March 20th, 2013 — 2:50pm

K. vitreolus is well-known to aquarists but has been misidentified for at least 80 years. © Unimati.dk

Over the last few decades the aquarium glass catfish has generally been referred to as Kryptopterus bicirrhis or, more recently, K. minor in both aquarium and scientific literature, but a new paper by Drs. Heok Hee Ng and Maurice Kottelat reveals that this popular species has in fact been misidentified for over eighty years. Continue reading »

Category: New Species, News | Tags: , , , , | 2 comments »

Have you seen Xenoophorus captivus?

March 12th, 2013 — 9:19am

Adult male individual from the Illescas population, where wild fish have not been collected since the 1990s. © Frank Krönke

This is an appeal on behalf of the Goodeid Working Group (GWG) who are searching for anyone maintaining the critically-endangered species Xenoophorus captivus.

The majority of goodeid species are threatened with most having declined since the late 1990s and X. captivus has long been suffering from habitat loss due to pumping of groundwater and diversion of natural springs for irrigation and drinking water.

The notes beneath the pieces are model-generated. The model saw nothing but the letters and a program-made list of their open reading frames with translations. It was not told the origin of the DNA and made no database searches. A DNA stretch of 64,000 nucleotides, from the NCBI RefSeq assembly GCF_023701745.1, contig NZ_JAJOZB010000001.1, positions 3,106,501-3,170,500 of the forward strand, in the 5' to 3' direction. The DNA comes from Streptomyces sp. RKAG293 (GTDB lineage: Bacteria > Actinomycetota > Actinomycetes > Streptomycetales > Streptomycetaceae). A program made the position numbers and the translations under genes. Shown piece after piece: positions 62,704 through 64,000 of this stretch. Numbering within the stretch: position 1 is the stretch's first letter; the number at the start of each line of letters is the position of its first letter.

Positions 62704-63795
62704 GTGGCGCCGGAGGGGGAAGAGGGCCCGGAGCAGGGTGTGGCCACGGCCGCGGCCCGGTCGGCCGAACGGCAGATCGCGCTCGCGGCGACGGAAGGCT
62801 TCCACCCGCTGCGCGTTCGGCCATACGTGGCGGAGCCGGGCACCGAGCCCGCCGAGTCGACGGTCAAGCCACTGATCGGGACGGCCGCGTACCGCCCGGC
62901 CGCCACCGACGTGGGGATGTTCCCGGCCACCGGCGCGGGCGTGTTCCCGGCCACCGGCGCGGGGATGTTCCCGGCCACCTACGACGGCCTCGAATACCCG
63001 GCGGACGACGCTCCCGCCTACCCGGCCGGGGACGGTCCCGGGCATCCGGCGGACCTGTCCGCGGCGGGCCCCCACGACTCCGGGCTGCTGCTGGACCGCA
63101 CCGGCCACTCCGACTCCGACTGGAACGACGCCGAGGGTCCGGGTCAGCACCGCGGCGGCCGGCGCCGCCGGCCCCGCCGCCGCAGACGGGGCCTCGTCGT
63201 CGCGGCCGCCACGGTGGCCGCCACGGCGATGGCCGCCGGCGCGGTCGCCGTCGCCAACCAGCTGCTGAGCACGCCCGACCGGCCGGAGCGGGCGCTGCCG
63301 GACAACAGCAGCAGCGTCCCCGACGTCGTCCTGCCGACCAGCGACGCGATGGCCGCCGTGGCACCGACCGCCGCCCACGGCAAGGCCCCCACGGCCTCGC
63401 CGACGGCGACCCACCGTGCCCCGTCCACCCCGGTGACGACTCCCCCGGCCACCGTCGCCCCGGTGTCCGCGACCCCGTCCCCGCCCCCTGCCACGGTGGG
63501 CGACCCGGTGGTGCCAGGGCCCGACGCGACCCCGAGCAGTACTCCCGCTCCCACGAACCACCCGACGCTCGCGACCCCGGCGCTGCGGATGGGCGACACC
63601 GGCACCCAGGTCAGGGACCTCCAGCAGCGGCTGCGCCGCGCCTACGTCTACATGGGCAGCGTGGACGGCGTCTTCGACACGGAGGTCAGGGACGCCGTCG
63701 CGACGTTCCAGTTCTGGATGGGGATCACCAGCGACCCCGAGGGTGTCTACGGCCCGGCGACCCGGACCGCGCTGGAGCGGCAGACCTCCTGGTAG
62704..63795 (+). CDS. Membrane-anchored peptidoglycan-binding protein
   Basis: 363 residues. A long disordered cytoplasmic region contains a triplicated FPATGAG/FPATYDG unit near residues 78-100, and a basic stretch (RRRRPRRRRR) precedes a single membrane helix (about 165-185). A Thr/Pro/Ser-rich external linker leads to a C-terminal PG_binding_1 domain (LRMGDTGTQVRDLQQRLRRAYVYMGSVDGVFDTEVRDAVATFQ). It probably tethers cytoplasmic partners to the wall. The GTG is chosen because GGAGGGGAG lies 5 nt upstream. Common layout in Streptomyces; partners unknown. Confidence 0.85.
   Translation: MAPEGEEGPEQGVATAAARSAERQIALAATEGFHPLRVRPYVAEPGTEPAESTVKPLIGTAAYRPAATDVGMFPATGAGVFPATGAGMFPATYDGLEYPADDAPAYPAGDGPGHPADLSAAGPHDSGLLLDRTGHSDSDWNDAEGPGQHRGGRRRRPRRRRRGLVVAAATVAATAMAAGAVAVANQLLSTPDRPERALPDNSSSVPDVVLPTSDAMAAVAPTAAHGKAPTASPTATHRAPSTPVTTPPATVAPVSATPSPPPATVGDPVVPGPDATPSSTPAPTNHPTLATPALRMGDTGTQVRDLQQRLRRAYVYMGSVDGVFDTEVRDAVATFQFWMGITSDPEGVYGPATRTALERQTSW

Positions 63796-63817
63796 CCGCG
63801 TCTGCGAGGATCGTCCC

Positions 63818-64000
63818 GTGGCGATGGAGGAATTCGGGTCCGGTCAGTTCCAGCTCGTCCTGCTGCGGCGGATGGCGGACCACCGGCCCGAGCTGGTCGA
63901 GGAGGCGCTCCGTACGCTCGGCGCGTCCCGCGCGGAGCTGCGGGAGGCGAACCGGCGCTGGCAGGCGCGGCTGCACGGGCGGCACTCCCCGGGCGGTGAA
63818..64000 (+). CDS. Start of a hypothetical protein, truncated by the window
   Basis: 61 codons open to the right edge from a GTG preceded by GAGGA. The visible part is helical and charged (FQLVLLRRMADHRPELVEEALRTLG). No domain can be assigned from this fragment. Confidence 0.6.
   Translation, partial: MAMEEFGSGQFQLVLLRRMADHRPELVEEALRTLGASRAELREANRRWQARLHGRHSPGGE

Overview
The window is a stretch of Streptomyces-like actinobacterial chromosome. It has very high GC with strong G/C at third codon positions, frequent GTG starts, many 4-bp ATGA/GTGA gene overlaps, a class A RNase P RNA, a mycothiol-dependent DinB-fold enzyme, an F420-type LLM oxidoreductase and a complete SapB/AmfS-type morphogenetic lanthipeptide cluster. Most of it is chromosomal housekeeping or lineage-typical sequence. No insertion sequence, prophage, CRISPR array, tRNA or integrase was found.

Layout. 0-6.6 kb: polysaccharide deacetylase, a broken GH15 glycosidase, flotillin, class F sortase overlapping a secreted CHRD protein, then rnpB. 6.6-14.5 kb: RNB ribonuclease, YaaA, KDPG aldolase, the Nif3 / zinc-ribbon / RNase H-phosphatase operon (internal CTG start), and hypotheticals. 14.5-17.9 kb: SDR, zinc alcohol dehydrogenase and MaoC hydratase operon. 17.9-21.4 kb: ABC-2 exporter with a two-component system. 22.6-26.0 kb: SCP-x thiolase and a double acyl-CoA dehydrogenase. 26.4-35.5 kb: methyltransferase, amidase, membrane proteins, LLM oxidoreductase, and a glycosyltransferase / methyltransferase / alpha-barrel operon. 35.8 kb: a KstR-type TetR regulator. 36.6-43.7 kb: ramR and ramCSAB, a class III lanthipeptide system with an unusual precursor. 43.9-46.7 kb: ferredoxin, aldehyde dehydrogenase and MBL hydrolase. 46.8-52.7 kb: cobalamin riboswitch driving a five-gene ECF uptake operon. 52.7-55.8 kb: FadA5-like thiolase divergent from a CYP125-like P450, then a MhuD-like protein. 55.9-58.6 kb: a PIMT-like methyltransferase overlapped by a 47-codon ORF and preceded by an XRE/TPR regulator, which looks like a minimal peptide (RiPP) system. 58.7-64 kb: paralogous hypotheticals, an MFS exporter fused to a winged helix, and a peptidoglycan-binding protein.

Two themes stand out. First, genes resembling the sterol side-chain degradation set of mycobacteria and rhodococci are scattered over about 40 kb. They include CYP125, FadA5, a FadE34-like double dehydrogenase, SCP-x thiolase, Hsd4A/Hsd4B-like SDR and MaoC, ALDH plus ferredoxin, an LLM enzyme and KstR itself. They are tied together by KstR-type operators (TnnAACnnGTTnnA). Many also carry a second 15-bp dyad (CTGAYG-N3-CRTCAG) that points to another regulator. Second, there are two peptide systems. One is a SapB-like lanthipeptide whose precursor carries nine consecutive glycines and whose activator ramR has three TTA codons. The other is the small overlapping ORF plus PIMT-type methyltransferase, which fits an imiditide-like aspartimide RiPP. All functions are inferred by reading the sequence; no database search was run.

Adult female from Illescas. © Frank Krönke

It was originally known from seven localities in three geographically-disparate areas in the states of San Luis Potosí and Zacatecas, Mexico, some of which are located in endorheic drainage basins with the others forming part of the upper Pánuco River, but by 2003 three of them had already disappeared.

Recent news received from Mexican aquarist and naturalist Juan Miguel Artigas Azas paints a depressing picture of the current situation, as he had been unable to find the species at its type locality, the Río Santa Maria, or any of the upper Pánuco localities with the habitats completely dessicated and unable to support fish of any kind.

Male specimen from the Río Santa Maria, type locality of the species from where it may now have disappeared. © Anton Lamboj